Confronting my Fear of Being Left

Recently someone on Twitter asked, “Why are y’all so afraid of losing your partners?” It was asked in a joking manner, but it prompted some old feelings for me. My last real healthy relationship evoked a sense of fear in me that I never knew existed.

I didn’t want to be left. 


I couldn’t really make sense of it because I was trying so hard to be the ideal girlfriend to mask my fear of him leaving. I had to be honest with myself about what I was feeling, but I couldn’t do it while I was with him. I had to let him go and confront that fear head on. It wasn’t easy, especially since I wasn’t sure what I was exactly afraid of. I would not recommend this for everybody because I know that some fears are rooted in trauma and in order to confront those fears you have to confront the trauma in which case a therapeutic environment would be safer than going about it by yourself. However, in my case, I had to get out of that relationship.

As long as I was with him and I was scared of him leaving I could never be honest in our relationship. Everything I did, everything I thought, and everything on my behalf revolved around making sure he didn’t leave. I wasn’t even an equal part of the relationship because my needs were never met, only his. It wasn’t his fault, I was projecting my fears on our relationship and I was being dishonest about what I needed and wanted from him, so even though our relationship was healthy, I was unhappy. 


By centering my role in our relationship on his presence or lack thereof I was being dishonest about how I felt and what I needed. Therefore, I was degrading my ability of discernment. Gratefully, I was with a man who did not seek to exploit or abuse me, he was a great man, but I wasn’t in the mindset to receive it or appreciate it. I had to let him go for my well-being as well as his, I could never be emotionally present in a relationship that scared the hell out of me, and it wasn’t fair to be with him and not be emotionally present, he deserved more than that.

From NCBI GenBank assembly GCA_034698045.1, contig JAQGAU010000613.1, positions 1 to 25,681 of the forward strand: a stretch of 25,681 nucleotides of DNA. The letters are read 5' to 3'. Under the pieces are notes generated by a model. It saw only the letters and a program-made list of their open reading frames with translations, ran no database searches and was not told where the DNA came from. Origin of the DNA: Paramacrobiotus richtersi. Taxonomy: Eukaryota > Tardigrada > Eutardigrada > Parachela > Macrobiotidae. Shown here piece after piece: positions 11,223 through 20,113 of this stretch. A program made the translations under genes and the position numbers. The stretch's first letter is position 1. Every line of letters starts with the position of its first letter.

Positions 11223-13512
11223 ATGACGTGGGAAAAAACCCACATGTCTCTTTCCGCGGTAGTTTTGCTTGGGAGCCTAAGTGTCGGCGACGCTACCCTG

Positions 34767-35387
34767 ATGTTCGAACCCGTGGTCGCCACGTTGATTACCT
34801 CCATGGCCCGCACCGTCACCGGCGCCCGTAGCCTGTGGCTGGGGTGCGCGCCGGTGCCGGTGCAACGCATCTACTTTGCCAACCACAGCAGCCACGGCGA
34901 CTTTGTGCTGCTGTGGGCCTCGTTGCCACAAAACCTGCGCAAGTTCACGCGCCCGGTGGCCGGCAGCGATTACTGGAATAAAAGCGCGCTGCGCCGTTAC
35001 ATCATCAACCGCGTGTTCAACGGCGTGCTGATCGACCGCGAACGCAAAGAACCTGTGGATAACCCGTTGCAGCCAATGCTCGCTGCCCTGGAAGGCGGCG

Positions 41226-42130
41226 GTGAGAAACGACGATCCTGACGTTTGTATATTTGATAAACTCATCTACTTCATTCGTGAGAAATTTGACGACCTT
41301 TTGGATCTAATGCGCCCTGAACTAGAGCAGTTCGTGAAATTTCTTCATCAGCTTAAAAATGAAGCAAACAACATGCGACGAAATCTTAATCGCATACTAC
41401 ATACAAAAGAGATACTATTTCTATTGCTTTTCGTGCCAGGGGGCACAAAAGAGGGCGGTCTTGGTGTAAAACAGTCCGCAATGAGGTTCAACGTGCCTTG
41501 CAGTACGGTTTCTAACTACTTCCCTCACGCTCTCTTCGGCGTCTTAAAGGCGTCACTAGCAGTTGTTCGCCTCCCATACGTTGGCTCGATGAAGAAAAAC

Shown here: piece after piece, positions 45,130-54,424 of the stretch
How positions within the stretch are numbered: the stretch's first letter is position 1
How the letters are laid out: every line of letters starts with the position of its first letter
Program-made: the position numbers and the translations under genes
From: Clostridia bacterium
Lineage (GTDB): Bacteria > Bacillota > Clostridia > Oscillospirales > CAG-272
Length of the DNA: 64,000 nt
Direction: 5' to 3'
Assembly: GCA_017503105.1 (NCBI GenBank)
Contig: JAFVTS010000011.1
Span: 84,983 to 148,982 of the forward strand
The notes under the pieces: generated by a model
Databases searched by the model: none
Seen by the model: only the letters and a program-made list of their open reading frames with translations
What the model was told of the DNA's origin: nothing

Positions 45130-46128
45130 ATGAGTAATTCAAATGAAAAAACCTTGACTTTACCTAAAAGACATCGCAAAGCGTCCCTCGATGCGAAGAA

Once we broke up, I realized what I was so afraid of: I didn’t want to be left.

I didn’t give a fuck about being alone, I relish in that, I’ve never been afraid of being lonely, but the idea that I was being left, that shit hurt. I think as women, especially black women, we don’t explore how much it hurts to be left. It’s like a natural reaction for us to rely on our faux embodiment of strength instead of acknowledging the fact that we are hurting. That shit hurts and it’s ok to be hurt, I had to learn that. I had to confront that pain and I had to be present and feel it so that I could overcome it and be a better person for myself not for a potential relationship.

Through introspection I realized that it’s ok to hurt and its also ok to be honest about it, that’s how you grow. I didn’t want to be left because it made me feel insecure. What is it about me that made him or anybody feel like it was an acceptable response to just leave me? In my introspective state, I realized that my insecurities were present all along, but they were magnified whenever someone left me, not just a romantic partner, anyone. I had to tackle with the fact that if anyone leaves me, I’ll be ok, but to get to that point I had to be honest. 

I had to make sure if I didn’t do anything else I was honest about my intentions, my expectations, and the kind of affirmation I needed.

So no matter what, I do my part, if anybody chooses to leave me that is on them. I’ll be fine. I’m my authentic self no matter what, I’m honest and present. I can’t control other people, if they want to leave they can go, it may hurt but that pain is ephemeral. My honesty, authenticity, and sincerity are ever lasting.